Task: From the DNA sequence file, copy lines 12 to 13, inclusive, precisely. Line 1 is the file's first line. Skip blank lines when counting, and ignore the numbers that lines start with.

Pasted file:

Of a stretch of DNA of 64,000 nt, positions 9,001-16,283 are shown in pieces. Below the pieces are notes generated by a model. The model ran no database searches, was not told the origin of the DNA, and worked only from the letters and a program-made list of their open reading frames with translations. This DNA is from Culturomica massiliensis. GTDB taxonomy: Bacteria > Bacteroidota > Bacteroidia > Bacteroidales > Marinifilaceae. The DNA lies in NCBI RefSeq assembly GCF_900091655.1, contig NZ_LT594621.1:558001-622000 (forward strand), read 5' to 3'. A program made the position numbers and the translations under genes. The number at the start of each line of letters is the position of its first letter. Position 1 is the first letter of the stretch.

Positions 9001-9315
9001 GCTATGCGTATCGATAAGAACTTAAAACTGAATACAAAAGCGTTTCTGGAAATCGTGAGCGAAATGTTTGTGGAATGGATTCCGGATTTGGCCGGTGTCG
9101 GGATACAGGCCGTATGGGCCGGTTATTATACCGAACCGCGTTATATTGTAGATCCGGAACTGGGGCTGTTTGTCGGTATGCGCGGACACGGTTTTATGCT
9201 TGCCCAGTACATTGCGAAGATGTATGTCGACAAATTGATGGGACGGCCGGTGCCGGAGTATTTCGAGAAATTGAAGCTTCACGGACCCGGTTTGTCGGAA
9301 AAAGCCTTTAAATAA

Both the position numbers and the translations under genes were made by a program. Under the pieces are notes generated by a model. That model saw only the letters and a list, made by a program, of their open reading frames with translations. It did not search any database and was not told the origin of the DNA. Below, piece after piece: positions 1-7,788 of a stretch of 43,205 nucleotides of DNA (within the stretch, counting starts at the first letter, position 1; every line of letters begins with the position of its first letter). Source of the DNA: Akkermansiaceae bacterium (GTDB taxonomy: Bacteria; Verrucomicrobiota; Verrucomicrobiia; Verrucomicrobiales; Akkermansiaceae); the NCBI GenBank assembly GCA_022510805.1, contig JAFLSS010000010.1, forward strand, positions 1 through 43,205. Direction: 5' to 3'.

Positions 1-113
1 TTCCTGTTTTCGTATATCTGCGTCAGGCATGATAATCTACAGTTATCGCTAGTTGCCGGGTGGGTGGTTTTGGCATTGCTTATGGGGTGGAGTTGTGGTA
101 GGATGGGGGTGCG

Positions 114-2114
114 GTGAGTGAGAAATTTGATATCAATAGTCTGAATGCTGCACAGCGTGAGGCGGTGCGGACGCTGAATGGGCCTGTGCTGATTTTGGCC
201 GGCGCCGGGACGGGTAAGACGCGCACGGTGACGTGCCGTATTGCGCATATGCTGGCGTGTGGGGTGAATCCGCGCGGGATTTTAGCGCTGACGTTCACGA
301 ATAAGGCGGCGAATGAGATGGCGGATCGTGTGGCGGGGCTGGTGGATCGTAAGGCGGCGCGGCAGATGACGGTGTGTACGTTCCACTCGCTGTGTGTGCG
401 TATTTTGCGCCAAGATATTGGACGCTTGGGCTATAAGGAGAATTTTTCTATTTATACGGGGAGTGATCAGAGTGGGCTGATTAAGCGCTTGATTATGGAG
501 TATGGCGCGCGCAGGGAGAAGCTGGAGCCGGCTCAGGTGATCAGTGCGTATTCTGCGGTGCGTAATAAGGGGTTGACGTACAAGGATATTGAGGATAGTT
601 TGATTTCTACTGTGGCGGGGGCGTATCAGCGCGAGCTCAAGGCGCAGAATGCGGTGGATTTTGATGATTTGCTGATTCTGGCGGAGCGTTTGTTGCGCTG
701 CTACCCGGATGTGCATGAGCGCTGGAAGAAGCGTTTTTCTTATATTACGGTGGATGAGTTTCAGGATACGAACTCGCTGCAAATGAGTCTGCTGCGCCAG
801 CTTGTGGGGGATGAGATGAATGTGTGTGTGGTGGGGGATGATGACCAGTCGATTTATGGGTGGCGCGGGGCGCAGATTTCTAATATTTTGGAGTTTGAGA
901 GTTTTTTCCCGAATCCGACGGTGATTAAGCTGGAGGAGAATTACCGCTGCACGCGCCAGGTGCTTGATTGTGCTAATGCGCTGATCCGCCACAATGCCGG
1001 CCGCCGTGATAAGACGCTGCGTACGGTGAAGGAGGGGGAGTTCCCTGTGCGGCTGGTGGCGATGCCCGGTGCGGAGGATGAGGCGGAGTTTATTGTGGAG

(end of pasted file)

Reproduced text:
114 GTGAGTGAGAAATTTGATATCAATAGTCTGAATGCTGCACAGCGTGAGGCGGTGCGGACGCTGAATGGGCCTGTGCTGATTTTGGCC
201 GGCGCCGGGACGGGTAAGACGCGCACGGTGACGTGCCGTATTGCGCATATGCTGGCGTGTGGGGTGAATCCGCGCGGGATTTTAGCGCTGACGTTCACGA